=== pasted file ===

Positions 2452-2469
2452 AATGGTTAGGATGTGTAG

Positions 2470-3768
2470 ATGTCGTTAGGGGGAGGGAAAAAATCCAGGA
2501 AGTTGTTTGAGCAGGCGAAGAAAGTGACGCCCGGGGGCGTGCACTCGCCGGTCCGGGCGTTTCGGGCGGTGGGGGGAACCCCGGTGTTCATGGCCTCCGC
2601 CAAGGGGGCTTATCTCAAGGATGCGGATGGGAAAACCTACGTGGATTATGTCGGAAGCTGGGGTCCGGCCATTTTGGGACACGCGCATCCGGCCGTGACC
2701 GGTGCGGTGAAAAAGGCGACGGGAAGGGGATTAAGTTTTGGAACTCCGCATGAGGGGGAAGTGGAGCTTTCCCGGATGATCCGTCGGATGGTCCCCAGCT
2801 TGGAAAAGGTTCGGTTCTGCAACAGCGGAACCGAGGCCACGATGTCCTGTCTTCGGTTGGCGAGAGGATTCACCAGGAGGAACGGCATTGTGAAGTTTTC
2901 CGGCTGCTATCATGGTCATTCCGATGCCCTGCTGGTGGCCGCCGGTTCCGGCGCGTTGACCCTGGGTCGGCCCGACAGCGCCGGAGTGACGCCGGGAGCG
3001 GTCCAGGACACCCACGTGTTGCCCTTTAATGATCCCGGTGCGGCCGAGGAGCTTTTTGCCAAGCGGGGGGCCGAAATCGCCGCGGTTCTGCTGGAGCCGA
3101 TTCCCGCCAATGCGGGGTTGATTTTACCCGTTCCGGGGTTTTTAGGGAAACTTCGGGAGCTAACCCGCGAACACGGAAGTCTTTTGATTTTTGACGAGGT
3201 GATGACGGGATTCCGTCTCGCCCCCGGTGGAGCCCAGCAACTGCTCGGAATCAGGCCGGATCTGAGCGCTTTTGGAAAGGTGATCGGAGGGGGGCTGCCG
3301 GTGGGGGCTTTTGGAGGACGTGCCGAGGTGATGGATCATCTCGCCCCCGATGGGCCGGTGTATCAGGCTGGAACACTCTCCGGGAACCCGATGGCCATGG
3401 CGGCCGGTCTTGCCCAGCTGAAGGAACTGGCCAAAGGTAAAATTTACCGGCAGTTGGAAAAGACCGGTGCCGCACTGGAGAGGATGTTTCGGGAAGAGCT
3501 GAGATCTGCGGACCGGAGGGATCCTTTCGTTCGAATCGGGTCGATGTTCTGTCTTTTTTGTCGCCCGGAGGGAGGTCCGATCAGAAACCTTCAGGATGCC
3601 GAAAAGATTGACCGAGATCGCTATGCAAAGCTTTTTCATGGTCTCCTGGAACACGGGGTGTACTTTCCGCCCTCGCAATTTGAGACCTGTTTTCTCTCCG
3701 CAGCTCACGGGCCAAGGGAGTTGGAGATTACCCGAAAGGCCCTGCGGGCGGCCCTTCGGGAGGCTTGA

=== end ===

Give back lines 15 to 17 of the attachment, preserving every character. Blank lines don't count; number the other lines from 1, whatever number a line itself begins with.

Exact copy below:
3501 GAGATCTGCGGACCGGAGGGATCCTTTCGTTCGAATCGGGTCGATGTTCTGTCTTTTTTGTCGCCCGGAGGGAGGTCCGATCAGAAACCTTCAGGATGCC
3601 GAAAAGATTGACCGAGATCGCTATGCAAAGCTTTTTCATGGTCTCCTGGAACACGGGGTGTACTTTCCGCCCTCGCAATTTGAGACCTGTTTTCTCTCCG
3701 CAGCTCACGGGCCAAGGGAGTTGGAGATTACCCGAAAGGCCCTGCGGGCGGCCCTTCGGGAGGCTTGA